There are two important concepts arriving in smartphone AR technology at the moment: believability, and persistence.
Believability comes from digital and physical objects appearing to naturally occupy a space together: for example, if you move a physical object in front of a digital object, the digital one should appear to be partly obscured. In AR parlance this is occlusion, or blending.
You can see the advantage of blending in the two photos at the top of this post: in the photo on the left I’ve disabled blending so the image of the goat appears in front of the table, flattening…
There have been a lot (a lot) of articles written about life after the COVID19 pandemic, and there are no doubt a lot more to come (like this one). Some are fairly prosaic, others imagine radical changes to our way of life. They all reflect the existing biases of their authors. My own bias is towards this take by Mark Ritson:
Some Burberry products are showing up with high-quality 3D models in Google search results. Burberry is, as far as I know, the first brand in the UK to take advantage of the AR search feature that Google announced back in May last year. You can see an example of how it works in the video below.
Product previews and try-ons are a genuine use-case for AR, contingent on them being the right product; shoes and accessories (Burberry), spectacles (Snap), electronics (Apple), and furniture (IKEA) are all good examples.
We have an extraordinary superpower as humans, which is to see with our eyes closed.
Intelligence and stupidity are not just traits; they are practices, or habits. Being intelligent is one thing; staying intelligent another. The brightest minds can dim themselves over time through dogma and laziness.
It is a bit embarrassing to have been concerned with the human problem all one’s life and find at the end that one has no more to offer by way of advice than ‘Try to be a little kinder’.
Technology is the reason we get old enough…
At the start of each new year I like to clarify my thoughts by writing about a few things I think are worth keeping an eye on in the year ahead. They’re not predictions; I’m not a futurist. In previous years I’ve described these as trends, but they’re better thought of as signals. Or, even better, just some things I think are interesting.
The first big technology platform was the web, which digitized information. The second great platform was social media; it digitized people. …
For a supposed ‘more than monthly’ publication, this is actually the first time that I’ve managed to send two editions out in the same month since October last year. Mind you, I’ve only managed to do that by keeping it down to six stories. I’ve not had much time to read recently as I started a new job three weeks ago and my commute is much shorter; I used to read four or five articles a day, and I’m barely managing that a week at the moment. Plenty to catch up on.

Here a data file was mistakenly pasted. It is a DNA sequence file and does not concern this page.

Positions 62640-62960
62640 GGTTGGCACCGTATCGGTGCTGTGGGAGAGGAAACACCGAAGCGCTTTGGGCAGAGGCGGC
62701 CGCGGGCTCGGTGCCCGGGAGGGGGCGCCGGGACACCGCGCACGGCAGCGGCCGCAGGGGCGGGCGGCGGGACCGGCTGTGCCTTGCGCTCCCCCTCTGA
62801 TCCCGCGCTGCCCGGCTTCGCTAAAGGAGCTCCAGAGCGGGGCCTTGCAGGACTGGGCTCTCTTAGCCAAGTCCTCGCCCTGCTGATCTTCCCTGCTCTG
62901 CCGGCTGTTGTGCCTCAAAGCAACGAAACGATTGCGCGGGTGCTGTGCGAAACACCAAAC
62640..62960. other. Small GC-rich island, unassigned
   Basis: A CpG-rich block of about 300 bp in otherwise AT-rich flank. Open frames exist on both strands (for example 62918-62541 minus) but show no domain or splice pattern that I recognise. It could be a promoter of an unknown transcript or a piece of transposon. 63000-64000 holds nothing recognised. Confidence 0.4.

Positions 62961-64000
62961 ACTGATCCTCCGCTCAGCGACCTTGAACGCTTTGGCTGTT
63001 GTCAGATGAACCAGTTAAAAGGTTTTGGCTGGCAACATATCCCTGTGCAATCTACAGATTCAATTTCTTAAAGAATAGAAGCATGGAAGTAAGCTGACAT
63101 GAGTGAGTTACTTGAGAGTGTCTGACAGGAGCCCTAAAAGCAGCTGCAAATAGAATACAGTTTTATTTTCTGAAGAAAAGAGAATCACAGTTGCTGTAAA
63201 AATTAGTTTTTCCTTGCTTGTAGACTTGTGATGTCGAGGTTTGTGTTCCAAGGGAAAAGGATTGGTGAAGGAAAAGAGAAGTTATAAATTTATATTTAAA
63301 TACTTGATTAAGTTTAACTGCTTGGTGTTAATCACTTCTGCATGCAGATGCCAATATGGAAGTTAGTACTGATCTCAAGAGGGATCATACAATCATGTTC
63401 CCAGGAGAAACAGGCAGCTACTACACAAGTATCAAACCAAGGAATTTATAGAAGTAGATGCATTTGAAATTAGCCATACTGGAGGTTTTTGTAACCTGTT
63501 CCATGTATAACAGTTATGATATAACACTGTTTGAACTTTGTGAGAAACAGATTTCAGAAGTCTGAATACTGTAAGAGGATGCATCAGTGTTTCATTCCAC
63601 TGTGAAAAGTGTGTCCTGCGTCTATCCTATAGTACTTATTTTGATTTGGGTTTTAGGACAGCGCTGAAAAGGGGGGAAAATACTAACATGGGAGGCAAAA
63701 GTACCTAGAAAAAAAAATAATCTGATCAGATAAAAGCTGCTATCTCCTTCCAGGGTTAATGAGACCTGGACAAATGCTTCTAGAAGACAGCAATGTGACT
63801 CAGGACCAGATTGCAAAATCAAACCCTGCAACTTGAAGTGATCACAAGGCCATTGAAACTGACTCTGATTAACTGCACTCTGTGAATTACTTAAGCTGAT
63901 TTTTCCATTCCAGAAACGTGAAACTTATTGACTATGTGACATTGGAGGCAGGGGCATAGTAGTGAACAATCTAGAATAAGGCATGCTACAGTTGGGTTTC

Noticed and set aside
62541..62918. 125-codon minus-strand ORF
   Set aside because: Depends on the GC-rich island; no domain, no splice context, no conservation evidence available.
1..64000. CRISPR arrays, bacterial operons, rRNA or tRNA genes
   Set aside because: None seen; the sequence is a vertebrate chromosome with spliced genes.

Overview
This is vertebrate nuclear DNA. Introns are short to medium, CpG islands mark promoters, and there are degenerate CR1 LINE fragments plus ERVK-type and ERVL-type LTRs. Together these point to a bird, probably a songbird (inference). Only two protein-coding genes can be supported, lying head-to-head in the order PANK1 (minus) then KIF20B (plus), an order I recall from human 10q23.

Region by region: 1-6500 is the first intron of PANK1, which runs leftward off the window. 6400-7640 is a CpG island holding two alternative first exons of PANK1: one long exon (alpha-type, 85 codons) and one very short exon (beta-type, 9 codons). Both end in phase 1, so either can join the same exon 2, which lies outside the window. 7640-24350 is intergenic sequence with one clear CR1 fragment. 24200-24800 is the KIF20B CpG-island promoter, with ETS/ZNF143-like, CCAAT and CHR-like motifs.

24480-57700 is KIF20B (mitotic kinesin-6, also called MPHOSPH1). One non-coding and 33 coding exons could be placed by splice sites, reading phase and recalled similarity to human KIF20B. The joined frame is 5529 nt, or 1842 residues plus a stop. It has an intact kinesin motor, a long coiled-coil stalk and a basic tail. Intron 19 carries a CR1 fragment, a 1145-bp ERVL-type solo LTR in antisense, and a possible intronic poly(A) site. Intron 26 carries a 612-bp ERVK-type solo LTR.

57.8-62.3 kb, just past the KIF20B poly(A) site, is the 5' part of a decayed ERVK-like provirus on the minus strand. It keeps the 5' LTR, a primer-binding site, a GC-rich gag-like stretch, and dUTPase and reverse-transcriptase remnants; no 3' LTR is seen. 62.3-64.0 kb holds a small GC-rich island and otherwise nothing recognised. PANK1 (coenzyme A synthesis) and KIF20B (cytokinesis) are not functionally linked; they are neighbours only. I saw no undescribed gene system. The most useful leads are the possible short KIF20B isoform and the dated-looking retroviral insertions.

I don’t know quite how this happened, but I appear to have forgotten to publish this edition. I wrote the content below over six weeks ago, and was just preparing to write a new edition when I realised that I hadn’t sent this one yet. Ugh. I’m getting old. Charles Arthur’s The Overspill recently celebrated it’s 1000th issue. He (usually) posts five times a week. I bet he’s never forgotten to send one.
Wow, I’m embarrassed. Anyway, expect another email very soon.
The Soothing Promise of Our Own Artisanal Internet, Nitasha Tiku.
Abuses of power, or just plain irresponsibility, from big…
A wide range of new phones were shown off at Mobile World Congress last month. At one end of the scale, Samsung introduced three variations of its premium Galaxy S10, though many of the headlines went to another new model, the Galaxy Fold, with its innovative folding screen — and almost $2,000 price tag.
But for a large portion of the developing world, the most important announcements came from companies like LG, Nokia, and Orange. LG announced the K40, K50, and Q60 and Nokia revealed the 3.2 and 4.2 model phones, all mid-to-entry level Android smartphones, which will sell for…
Last year I bought a Pixel 3 and its wireless-charging dock, the Pixel Stand. When the phone is docked the stand can make it act like a digital photo frame, displaying at a set interval photos that it’s selected from your Google Photos account using some kind of ‘interestingness’ algorithm — it chooses only the photos which meet some unknown criteria, showing you places and friends and avoiding things like receipts and screenshots. Where photos are too big for the frame (say, in landscape) it crops to show only the most interesting part of your interesting photo. It’s very clever.
For the last couple of years part of my job has been to keep my colleagues and employer up to date on technology trends; to make sure that everyone knows the moves in the technology landscape, and to try to follow trends in the market to help the company position itself well to meet them. This post is about a new process I’m implementing on a couple of aspects of that part of my role.
Innovation Lead. Technologist. Author. Speaker. Historian. Londoner. Husband. Person.